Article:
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Rescooped by Antonios Bouris from Technology in Business Today
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13 major Artificial Intelligence Trends to Watch for in 2018

13 major Artificial Intelligence Trends to Watch for in 2018 | Communication design | Scoop.it
Artificial Intelligence isn’t only limited to powerful supercomputers and big devices; it is also becoming a part and parcel of smartphones and wearable devices and equipment. Edge computing is emerging as the next big area in AI.

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Geoff Livingston's curator insight, July 11, 2018 11:14 AM

Round of AI movements across the American industry.

Richard Platt's curator insight, July 11, 2018 6:39 PM

First was big data, and then came cloud, then the machine learning frenzy. We reached peak machine learning in 2017.

Last year investors pumped in over $15.2B in funding to AI startups across multiple industries. It was a 141% spike in funding from 2016.  Over 1,100 new AI companies have raised their first rounds of funding since 2016. And that’s more than half the historic number of AI startups that have ever raised an equity round. The normalization and mainstreaming of machine learning will make investors picky about the AI companies they fund.

Grengar Pitter's comment, July 12, 2018 12:02 PM
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Rescooped by Antonios Bouris from 21st Century Learning and Teaching
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NASA's new searchable library lets you get your space fix big time | #Science #Space #STEM #STEAM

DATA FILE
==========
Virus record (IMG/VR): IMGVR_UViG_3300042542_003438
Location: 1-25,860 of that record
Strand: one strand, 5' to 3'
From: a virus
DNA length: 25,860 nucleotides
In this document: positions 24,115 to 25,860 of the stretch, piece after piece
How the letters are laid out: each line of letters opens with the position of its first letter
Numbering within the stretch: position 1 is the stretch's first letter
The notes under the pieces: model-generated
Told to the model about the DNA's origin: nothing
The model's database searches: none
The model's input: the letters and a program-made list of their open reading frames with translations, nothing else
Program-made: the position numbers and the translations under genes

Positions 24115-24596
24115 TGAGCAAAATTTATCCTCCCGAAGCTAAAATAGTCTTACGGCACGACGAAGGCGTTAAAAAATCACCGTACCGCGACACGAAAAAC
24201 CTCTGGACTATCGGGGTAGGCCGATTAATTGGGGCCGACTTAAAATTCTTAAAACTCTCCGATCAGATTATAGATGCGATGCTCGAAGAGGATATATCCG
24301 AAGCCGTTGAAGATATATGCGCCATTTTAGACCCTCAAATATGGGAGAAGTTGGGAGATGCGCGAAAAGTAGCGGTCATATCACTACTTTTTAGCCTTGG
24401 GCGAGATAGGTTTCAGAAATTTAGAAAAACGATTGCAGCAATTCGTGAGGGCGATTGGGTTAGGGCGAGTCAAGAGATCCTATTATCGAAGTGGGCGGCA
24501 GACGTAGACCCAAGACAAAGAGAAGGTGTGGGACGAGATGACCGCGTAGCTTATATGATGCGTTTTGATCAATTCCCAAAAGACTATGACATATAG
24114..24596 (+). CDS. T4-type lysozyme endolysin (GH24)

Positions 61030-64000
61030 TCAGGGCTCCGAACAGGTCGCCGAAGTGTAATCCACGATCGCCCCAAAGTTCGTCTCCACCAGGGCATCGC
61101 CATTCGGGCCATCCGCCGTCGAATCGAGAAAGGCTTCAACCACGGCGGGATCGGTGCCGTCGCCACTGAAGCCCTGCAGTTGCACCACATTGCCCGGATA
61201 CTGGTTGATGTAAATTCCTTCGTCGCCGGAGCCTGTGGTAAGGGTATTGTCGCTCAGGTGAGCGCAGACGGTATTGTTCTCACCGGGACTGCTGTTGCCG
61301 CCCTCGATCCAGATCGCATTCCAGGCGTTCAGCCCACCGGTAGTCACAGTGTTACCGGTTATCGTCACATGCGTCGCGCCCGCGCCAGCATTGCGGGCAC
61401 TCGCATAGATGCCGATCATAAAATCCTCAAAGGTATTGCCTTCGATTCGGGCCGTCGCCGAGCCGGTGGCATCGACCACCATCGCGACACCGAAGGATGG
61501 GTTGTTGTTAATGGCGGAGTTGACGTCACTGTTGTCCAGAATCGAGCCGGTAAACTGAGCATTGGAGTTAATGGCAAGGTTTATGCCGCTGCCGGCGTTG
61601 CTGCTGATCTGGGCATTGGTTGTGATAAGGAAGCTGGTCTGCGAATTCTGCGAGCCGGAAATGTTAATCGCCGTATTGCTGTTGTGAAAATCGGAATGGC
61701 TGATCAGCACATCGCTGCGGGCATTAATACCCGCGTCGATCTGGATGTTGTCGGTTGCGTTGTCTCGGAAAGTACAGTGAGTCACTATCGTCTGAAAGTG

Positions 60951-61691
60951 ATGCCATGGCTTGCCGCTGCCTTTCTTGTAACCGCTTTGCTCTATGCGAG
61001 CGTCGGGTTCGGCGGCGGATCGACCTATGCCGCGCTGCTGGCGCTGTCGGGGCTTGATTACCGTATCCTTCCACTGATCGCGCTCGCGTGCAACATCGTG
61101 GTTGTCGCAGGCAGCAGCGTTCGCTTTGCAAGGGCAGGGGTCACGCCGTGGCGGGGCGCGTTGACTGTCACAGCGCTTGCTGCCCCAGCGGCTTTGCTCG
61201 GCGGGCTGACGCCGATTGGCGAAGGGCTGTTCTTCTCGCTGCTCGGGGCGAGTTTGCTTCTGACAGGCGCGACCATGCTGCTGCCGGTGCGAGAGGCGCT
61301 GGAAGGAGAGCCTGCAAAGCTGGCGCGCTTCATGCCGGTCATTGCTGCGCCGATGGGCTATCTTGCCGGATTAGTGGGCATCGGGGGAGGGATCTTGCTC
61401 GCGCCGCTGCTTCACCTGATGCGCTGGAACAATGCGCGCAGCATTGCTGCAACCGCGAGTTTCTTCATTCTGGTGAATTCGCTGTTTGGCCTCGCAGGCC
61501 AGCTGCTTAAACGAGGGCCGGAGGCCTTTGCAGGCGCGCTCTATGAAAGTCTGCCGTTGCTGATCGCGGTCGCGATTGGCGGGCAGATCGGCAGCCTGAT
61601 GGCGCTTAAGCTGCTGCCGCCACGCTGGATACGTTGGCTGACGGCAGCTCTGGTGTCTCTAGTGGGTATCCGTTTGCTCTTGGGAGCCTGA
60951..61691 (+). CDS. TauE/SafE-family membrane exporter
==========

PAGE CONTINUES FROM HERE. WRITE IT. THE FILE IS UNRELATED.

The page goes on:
NASA's new searchable library lets you get your space fix big time | #Science #Space #STEM #STEAM | Communication design | Scoop.it
Calling all wannabe astronauts: You can now explore outer space with NASA from the comfort of your own desk chair.

NASA has launched a new library of audio, video, and images of space exploration -- a database with more than 140,000 files from over 60 collections.


The best part? A search engine that lets you flit from celestial wonders to astronaut selfies.


Worried 140,000 isn't enough? It'll will keep getting better.
"It's a living website," NASA said. "New and archival images, video and audio files continually will be added."

 

Learn more / En savoir plus / Mehr erfahren:

 

http://www.scoop.it/t/21st-century-innovative-technologies-and-developments/?&tag=Space

 

http://www.scoop.it/t/21st-century-learning-and-teaching/?&tag=Space

 

 


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Gust MEES's curator insight, March 30, 2017 12:39 PM
Calling all wannabe astronauts: You can now explore outer space with NASA from the comfort of your own desk chair.

NASA has launched a new library of audio, video, and images of space exploration -- a database with more than 140,000 files from over 60 collections.


The best part? A search engine that lets you flit from celestial wonders to astronaut selfies.


Worried 140,000 isn't enough? It'll will keep getting better.
"It's a living website," NASA said. "New and archival images, video and audio files continually will be added."

 

Learn more / En savoir plus / Mehr erfahren:

 

http://www.scoop.it/t/21st-century-innovative-technologies-and-developments/?&tag=Space

 

http://www.scoop.it/t/21st-century-learning-and-teaching/?&tag=Space

 

Rescooped by Antonios Bouris from Sound Infusion
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Here's How Your Taste In Music Evolves As You Age

Here's How Your Taste In Music Evolves As You Age | Communication design | Scoop.it

"Exactly how does your taste in music evolve over time? Science now has the answer."


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Rescooped by Antonios Bouris from innovative design
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The Inspiring Artwork of Paper Engineer Matt Shlian

The Inspiring Artwork of Paper Engineer Matt Shlian | Communication design | Scoop.it

Matt Shlian started school as a ceramicist… but it was only when he realized that he was “interested in everything” that his work really took off. 

 

He creates sculptural artworks from flat pieces of paper that show the incredible diversity of the medium while creating beautifully inspiring forms. They are also doing something rather surprising: inspiring scientists.